Whit was his berd as is the dayesye;
Of his complexioun he was sangwyn.
. . .
An anlaas and a gipser al of silk
Heeng at his girdel, whit as morne milk.
Dorigen and Averagus marry, swearing that neither will ever exert absolute power over the other. Aurelius, a young squire, in Averagus' absence, courts Dorigen, who rejects him by setting what she thinks is an impossible task: remove the threatening rocks from the coast, she promises, and I shall grant you my love. With the help of a learned clerk (to whom he promises an immense fee), Aurelius succeeds (though perhaps only by illusion) and he then demands her love. She tells Averagus, who orders her to keep the assignation with Aurelius. Aurelius, impressed with Averagus' action, in turn releases Dorigen from her promise. The learned clerk, impressed by Aurelius' action, forgives the squire his debt. The question remains: who was the "most free"?
(Students reading this tale for the first time may find an interlinear translation helpful).
The Franklin labels his tale a Breton lay. For a contemporary definition of the genre see: Introduction to the Lai de Frein.
Although the Franklin's Tale is a very unusual "Breton lay," it does have elements of romance (see esp. Derek Pearsall, The Canterbury Tales, London, 1985. Moreover, the names of Averagus and Aurelius seem to have been derived from Geoffrey of Monmouth's Histories of the Kings of Britain, which also contains an account of Merlin's magical moving of rocks (to build Stonehenge); (see iv.15 and vii.10-12).
However, no close analogues to the Franklin's Tale appear in any of the surviving romances. Much more likely is that the tale was suggested by Boccaccio; he used a story of a lover's impossible demands in the Decameron: Decameron; Tenth Day, Fifth Tale.
The same tale in a more elaborate form (with the production of a garden in January rather than removal of rocks as the "impossible" demand) appears in Boccaccio's Filocolo , which many scholars regard as a direct source for the Franklins Tale: Filocolo, Fourth Question.
The version in Il Filocolo concludes with an extended debate on who was the "most free." Chaucer leaves that out, preferring that we come up with our own answers -- but those offered by the characters in Boccaccio's version are most interesting.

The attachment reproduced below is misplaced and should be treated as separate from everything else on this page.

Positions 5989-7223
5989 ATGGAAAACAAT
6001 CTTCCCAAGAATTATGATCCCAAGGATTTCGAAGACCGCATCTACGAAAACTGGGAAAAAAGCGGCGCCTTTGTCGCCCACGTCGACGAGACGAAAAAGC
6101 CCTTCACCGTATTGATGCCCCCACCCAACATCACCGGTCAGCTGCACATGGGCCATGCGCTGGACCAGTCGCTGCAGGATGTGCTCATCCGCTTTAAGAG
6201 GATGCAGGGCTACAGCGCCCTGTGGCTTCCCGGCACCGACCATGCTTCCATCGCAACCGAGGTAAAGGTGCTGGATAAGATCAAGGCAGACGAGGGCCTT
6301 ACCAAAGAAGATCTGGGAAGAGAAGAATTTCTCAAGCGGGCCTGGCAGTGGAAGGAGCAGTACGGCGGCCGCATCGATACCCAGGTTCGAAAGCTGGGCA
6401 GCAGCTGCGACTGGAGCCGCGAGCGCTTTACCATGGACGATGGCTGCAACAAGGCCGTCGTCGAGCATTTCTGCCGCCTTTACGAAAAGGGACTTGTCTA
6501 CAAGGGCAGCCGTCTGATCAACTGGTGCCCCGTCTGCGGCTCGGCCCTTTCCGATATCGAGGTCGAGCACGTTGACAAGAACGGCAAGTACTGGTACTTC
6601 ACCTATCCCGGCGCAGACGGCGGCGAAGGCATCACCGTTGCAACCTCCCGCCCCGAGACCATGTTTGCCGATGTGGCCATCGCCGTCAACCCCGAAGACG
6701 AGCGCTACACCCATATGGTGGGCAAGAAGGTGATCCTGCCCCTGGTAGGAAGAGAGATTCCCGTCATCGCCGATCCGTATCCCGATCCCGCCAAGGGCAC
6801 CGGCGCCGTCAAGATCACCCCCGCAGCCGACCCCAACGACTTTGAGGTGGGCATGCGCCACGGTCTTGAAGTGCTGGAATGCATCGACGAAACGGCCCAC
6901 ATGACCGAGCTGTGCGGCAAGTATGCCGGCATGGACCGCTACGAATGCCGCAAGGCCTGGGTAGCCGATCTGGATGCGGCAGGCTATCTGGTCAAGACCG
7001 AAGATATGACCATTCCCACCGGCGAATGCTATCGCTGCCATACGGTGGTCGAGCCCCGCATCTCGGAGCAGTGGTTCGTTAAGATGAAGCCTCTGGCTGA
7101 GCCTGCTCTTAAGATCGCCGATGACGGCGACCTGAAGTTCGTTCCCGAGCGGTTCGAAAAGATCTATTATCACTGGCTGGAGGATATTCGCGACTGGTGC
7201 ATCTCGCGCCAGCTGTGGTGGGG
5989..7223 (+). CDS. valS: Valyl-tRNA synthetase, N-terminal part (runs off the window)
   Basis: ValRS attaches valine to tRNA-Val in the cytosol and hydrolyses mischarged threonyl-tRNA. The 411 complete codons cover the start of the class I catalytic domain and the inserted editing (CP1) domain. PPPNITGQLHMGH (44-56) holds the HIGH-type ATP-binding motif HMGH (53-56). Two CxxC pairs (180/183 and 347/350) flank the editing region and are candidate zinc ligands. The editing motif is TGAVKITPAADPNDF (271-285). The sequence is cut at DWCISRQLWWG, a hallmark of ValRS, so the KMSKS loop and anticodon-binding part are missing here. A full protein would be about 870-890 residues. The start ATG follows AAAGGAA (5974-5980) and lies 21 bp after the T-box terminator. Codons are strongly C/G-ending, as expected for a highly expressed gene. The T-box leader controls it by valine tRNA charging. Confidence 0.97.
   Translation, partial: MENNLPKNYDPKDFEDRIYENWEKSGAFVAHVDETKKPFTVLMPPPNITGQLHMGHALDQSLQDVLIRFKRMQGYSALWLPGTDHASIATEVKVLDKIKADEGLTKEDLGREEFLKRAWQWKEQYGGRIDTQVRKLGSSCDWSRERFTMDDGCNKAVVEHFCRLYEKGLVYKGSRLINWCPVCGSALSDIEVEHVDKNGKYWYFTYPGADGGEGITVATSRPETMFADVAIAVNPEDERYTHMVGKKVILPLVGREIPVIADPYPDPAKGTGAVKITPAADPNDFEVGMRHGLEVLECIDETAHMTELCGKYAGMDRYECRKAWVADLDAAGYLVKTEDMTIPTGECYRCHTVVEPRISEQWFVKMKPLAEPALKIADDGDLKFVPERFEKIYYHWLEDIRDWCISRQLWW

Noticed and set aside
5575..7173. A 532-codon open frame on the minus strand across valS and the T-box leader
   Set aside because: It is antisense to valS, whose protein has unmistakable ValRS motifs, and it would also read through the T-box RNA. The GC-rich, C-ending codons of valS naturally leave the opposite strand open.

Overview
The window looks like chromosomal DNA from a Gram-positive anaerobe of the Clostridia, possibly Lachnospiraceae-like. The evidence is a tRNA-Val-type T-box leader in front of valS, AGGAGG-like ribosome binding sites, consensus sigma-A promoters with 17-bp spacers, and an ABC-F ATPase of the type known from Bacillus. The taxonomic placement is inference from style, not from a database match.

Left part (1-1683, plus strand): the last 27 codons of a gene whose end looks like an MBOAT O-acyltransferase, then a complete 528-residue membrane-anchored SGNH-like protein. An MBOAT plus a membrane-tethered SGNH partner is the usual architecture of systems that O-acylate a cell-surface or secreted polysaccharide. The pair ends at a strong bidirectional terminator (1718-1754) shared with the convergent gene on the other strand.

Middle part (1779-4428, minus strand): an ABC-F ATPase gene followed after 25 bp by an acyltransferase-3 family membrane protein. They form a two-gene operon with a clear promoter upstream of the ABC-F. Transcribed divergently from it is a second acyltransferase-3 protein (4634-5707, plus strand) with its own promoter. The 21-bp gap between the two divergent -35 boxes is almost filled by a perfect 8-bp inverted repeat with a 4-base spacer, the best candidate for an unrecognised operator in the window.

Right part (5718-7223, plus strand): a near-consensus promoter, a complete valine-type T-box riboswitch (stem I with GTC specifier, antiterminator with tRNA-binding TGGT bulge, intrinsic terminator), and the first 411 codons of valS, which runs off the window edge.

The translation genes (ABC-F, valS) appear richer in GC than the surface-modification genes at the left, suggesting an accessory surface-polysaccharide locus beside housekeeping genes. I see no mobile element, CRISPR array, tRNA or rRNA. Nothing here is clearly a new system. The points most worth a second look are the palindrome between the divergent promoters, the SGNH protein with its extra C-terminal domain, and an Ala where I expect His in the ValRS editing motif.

Dorigen's "rash promise" has attracted considerable attention; for a contemporary example from what is claimed to be real life see: Book of the Knight of LaTour Landry, chapter 131.
Dorigen's catalogue of women who committed suicide rather than become unchaste is drawn from Jerome's Adversus Jovinianum: Jerome, Examples of pagan chastity.
The idea of a "contract" governing a marriage comes up in one of the exempla told by the "Goodman of Paris": A marriage "contract."
The Franklin's Tale has long been regarded as the culmination of "The Marriage Group," the discussion of marriage that extends at least from the Wife of Bath's Prologue to the the Franklin's Tale, which has traditionally been taken as in some sense resolving the "marriage question" proposed by the Wife of Bath -- who should rule in a marriage? This reading was developed by George Lyman Kittredge as part of his interpretation of The Canterbury Tales as a dramatically realized "Human Comedy." Kittredge's article on "Chaucer's Discussion of Marriage" is one of, if not the most, famous and influential critical articles ever written on Chaucer. Few would agree with all Kittredge says in this article, but it continues to shape much of the debate about The Canterbury Tales down to the present day.
For two approaches quite different from Kittredge's see:
David Aers, "Chaucer: Love, Sex and Marriage," from Chaucer, Langland, and the creative imagination, 1980 pp. 143-70.
Jill Mann, "Chaucerian Themes and Style in the Franklin's Tale," New Pelican Guide to English Literature, Vol. 1, Part 1, Chaucer and Alliterative Poetry, ed. Boris Ford, pp. 133-153.
As these articles show, interpretations of the Franklin's Tale differ greatly; Kittredge's reading (cited above) is still current and may be right, but it has seemed too neat to many contemporary critics. The Franklin is a man who loves domestic ease and (one assumes) tranquility; compromise, some critics argue, comes naturally to him as the easy way out. Alfred David, in The Strumpet Muse (Bloomington, IUP, 1976 [PR1924.D3], warns that what Kittredge argues is Chaucer's own solution -- "A better has never been devised or imagined" -- deeply appeals to our modern sensibilities and thus is, for that very reason, suspect.
For a bibliography of critical and scholarly works on the Franklin's Tale (and "romances" generally) click here.